Now let us consider the solution for any value of $\lambda$ that I referred to in point #2 of my question. Adding to the loss function the Lagrange multiplier $\mu(\|\mathbf X\boldsymbol\beta\|^2-1)$ and differentiating, we obtain

$$\hat{\boldsymbol\beta}_\lambda^*=\big((1+\mu)\mathbf X^\top \mathbf X + \lambda \mathbf I\big)^{-1}\mathbf X^\top \mathbf y\:\:\text{with \mu needed to satisfy the constraint}.$$

How does this solution behave when $\lambda$ grows from zero to infinity?

• When $\lambda=0$, we obtain a scaled version of the OLS solution: $$\hat{\boldsymbol\beta}_0^* \sim \hat{\boldsymbol\beta}_0.$$

• For positive but small values of $\lambda$, the solution is a scaled version of some ridge estimator: $$\hat{\boldsymbol\beta}_\lambda^* \sim \hat{\boldsymbol\beta}_{\lambda^*}.$$

• When $\lambda=\|\mathbf X\mathbf X^\top \mathbf y\|$, the value of $(1+\mu)$ needed to satisfy the constraint is $0$. This means that the solution is a scaled version of the first PLS component (meaning that $\lambda^*$ of the corresponding ridge estimator is $\infty$): $$\hat{\boldsymbol\beta}_{\|\mathbf X\mathbf X^\top \mathbf y\|}^* \sim \mathbf X^\top \mathbf y.$$

• When $\lambda$ becomes larger than that, the necessary $(1+\mu)$ term becomes negative. From now on, the solution is a scaled version of a pseudo-ridge estimator with negative regularization parameter (negative ridge). In terms of directions, we are now past ridge regression with infinite lambda.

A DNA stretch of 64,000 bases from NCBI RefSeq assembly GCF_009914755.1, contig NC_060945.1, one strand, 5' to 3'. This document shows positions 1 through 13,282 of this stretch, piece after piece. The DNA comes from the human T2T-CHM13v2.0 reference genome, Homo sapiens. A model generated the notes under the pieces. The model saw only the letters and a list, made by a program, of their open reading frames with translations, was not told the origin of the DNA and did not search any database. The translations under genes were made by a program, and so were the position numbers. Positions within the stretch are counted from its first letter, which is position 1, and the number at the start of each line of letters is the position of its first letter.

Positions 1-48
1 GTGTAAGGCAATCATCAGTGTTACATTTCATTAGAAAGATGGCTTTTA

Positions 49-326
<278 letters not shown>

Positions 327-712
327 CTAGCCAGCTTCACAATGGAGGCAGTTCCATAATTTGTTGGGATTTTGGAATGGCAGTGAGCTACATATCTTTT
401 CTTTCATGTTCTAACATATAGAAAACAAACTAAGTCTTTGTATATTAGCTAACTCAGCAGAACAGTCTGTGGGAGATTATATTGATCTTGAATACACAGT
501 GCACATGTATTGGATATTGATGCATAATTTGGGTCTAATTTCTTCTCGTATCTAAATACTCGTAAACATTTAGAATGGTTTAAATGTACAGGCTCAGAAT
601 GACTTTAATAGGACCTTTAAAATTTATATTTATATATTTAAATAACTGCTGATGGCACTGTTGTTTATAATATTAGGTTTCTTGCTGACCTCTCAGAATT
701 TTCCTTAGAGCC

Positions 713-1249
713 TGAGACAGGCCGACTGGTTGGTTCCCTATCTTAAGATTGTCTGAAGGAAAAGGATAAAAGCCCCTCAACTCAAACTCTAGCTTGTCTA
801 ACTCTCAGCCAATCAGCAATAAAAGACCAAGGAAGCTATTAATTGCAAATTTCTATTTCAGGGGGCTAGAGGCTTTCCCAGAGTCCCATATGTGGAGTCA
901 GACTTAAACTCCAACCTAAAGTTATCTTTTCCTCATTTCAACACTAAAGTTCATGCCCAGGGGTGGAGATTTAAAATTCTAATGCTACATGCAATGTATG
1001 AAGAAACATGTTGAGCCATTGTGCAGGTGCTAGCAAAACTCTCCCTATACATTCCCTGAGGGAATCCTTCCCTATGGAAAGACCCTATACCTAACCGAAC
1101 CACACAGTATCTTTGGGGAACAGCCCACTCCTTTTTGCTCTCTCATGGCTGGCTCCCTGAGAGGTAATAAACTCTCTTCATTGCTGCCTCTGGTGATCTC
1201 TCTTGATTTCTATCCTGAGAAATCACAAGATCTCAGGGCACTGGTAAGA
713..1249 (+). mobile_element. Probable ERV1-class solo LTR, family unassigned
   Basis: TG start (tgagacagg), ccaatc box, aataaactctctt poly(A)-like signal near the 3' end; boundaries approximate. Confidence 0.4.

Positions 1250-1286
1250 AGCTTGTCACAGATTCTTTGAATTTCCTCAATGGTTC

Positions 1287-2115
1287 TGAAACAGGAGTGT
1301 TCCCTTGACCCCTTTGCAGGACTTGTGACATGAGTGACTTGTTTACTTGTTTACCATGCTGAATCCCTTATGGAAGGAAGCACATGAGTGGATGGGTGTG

• When $\lambda\to\infty$, the term $\big((1+\mu)\mathbf X^\top \mathbf X + \lambda \mathbf I\big)^{-1}$ would go to zero (or diverge to infinity) unless $\mu = -\lambda/ s^2_\mathrm{max} + \alpha$ where $s_\mathrm{max}$ is the largest singular value of $\mathbf X=\mathbf{USV}^\top$. This will make $\hat{\boldsymbol\beta}_\lambda^*$ finite and proportionate to the first principal axis $\mathbf V_1$. We need to set $\mu = -\lambda/ s^2_\mathrm{max} + \mathbf U_1^\top \mathbf y -1$ to satisfy the constraint. Thus, we obtain that $$\hat{\boldsymbol\beta}_\infty^* \sim \mathbf V_1.$$

Overall, we see that this constrained minimization problem encompasses unit-variance versions of OLS, RR, PLS, and PCA on the following spectrum:

$$\boxed{\text{OLS} \to \text{RR} \to \text{PLS} \to \text{negative RR} \to \text{PCA}}$$

This seems to be equivalent to an obscure (?) chemometrics framework called "continuum regression" (see https://scholar.google.de/scholar?q="continuum+regression", in particular Stone & Brooks 1990, Sundberg 1993, Björkström & Sundberg 1999, etc.) which allows the same unification by maximizing an ad hoc criterion $$\mathcal T = \operatorname{corr}^2(\mathbf y, \mathbf X \boldsymbol\beta)\cdot \operatorname{Var}^\gamma(\mathbf X\boldsymbol\beta) \;\;\text{s.t.}\;\;\|\boldsymbol\beta\|=1.$$ This obviously yields scaled OLS when $\gamma=0$, PLS when $\gamma=1$, PCA when $\gamma\to\infty$, and can be shown to yield scaled RR for $0<\gamma<1$ and scaled negative RR for $1<\gamma<\infty$, see Sundberg 1993.